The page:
Review: Thursday, Quicksand and We Set Sail


A challenging time to tour in South Australia, the tidal wave effect of Mad March was still in immeasurable force – for the unfamiliar, this event landed the day after WOMAD festival, during Fringe, Adelaide Festival and in the wake of Clipsal 500. Not to mention the night before this show, Enigma Bar hosted two of the USA’s much adored youthful punk acts to a sensational response. In quick summation, it is a very competitive yet exciting time in Adelaide, so understandably but on that same note unfortunately, a minuscule audience strolled into the Gov at first. But as famed science fiction author and professor Vernor Vinge once said: “Even the largest avalanche is triggered by small things”.

Brisbane’s We Set Sail sadly had a threatening storm against them in the form of a near empty venue, but they stayed the course and presented an elegant and passionate showcase of songs from mostly their album ‘Feel Nothing’. A quintet with three guitarists, bass player and drummer with exchanging vocals that built an atmosphere comparable musically to Moneen and Kevin Devine. It was an astonishing display of progressive me rock but criminally under-appreciated, especially the track Snails that somehow defied gravity with its ability to create a weightlessness with its danceable composition.

In 1990 a New York band was manifested by the name of Quicksand who arguably refined the idea of post-hardcore established by artists like Fugazi, but with an injection of experimental guitar play mastered by groups like Helmet and an adjusted alternative rock feels similar to Jawbox. Derived from the hardcore mastermind Walter Schreifels of Gorilla Biscuits and Youth Of Today fame; finally he was able to bring feasibly one of the most admired post-hardcore bands to our shores that he had conducted from day one. Loud, angular, impromptu, spirited, mathematical and arresting are all descriptions which almost encapsulated what this writer witnessed to an awe-inspiring effect. However, to the remainder of the growing crowd, there were most likely two comprehensible reactions: Admiration or utter confusion. Nevertheless, this was historical; Fazer was borderline inconceivable in delivery, newer song Normal Love acted as a tremendous time travel catalyst with a very modern edge, Unfulfilled was in fact the time travel machine and truthfully this was just the beginning. Transparent, Delusional, Cosmonauts and Dine Alone were undoubtedly highlights although the truest pinnacle was the insurmountable noise made by just three musicians. Mr. Schreifels was in his element, as he usually is and this scribe had witnessed with his other band Rival Schools; strutting the stage like a proud lion with an element of excitement and satisfaction from what he creates and even after decades in the “game” so to speak, he is thankful the world pays attention. Walter, you may lose yourself in your infatuation for your art – no need to thank us though; you continue to amaze aficionados worldwide.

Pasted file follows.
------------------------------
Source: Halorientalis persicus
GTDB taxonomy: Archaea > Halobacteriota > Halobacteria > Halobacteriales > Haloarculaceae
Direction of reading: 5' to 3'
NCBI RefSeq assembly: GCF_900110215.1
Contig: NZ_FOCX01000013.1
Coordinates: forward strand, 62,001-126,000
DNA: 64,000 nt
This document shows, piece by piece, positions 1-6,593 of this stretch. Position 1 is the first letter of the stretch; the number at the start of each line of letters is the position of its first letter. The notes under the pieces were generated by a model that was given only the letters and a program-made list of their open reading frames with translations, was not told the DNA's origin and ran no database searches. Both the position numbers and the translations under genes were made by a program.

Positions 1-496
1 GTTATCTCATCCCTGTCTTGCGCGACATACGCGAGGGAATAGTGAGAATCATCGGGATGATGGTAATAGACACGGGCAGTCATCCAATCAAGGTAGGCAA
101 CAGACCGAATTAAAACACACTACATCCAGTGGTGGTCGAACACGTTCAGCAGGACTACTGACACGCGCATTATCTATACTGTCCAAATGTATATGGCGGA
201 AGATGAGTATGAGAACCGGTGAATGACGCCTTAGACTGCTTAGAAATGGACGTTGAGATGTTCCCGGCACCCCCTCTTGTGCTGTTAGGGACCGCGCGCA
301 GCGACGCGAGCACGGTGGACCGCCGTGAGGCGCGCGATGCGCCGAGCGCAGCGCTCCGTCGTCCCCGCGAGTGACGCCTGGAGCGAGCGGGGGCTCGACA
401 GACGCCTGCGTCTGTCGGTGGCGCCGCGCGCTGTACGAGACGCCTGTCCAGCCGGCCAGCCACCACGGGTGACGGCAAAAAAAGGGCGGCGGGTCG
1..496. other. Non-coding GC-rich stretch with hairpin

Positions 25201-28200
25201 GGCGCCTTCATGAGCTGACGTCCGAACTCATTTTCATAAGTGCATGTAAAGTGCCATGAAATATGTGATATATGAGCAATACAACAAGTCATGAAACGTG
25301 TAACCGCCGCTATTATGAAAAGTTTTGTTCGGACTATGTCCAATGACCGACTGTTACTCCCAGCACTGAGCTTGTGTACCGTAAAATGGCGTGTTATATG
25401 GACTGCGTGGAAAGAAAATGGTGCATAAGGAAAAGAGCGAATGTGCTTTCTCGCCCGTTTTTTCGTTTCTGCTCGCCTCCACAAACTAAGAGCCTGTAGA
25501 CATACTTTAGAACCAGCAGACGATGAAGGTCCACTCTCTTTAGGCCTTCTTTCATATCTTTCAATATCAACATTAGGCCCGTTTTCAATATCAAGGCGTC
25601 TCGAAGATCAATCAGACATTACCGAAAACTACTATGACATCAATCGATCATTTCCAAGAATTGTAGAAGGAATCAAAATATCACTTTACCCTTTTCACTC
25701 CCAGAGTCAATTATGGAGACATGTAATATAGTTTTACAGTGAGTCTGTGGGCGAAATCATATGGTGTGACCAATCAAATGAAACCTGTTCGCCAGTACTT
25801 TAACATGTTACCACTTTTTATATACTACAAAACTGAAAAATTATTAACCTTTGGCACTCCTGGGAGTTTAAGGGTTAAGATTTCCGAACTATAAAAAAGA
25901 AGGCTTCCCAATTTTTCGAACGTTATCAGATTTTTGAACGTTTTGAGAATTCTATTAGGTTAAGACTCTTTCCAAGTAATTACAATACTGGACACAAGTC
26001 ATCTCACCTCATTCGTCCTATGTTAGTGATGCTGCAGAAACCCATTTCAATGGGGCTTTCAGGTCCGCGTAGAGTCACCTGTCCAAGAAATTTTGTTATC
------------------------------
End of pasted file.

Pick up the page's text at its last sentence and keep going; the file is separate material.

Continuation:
“I actually found their music quite difficult to listen to because it is so incredibly powerful.” – Robert Smith, The Cure.

The aforementioned quote taken from Thursday’s ‘Kill The House Lights’ DVD released in 2007 is the best representation of how this writer can describe one of the most powerful bands in the modern emo / post-hardcore era. The sextet from New Jersey underwent everything every punk band probably shouldn’t, however, they have remained above a legacy, beyond an influence, and they are THEIR IDENTITY. On this night Adelaide experienced a stadium band in an intimate setting and amongst the flaws, it was defective perfection. Praised at one point during their career as the next Nirvana, but the six-piece were born from the basement punk scene, Thursday can be put in any scenario and dominate, no matter what challenges are presented. For The Workforce Drowning, Understanding In A Car Crash, Cross Out The Eyes, Signals Over The Air, Paris In Flames, Steps Ascending (a horrid story involving gun violence which front-man Geoff Rickly experienced), Jet Black New Year, This Song Is Brought To You By A Falling Bomb (a powerful ballad featuring just Geoff Rickly and Keyboardist Andrew Everding) and Division Street transformed the Governor Hindmarsh; this wasn’t just a performance, this was a reflection of Thursday’s artistic endeavour and lifetime and Adelaide was immensely lucky to be a part of it.

The encore included Circuits Of Fever, No Answers, Turnpike Divides and to close War All The Time which Geoff Rickly admitted that the last time he was in Australia in 2012 he left his wife and his band broke up to which the devastation had led him to heroin. Thankfully and admirably this obstacle is forgone; most importantly however, was that Australia was once again privileged to experience one of the most compelling and irreplaceable rock music outfits for possibly the last time once more. This Side Of Brightness is where you have left us Thursday and we thank you.


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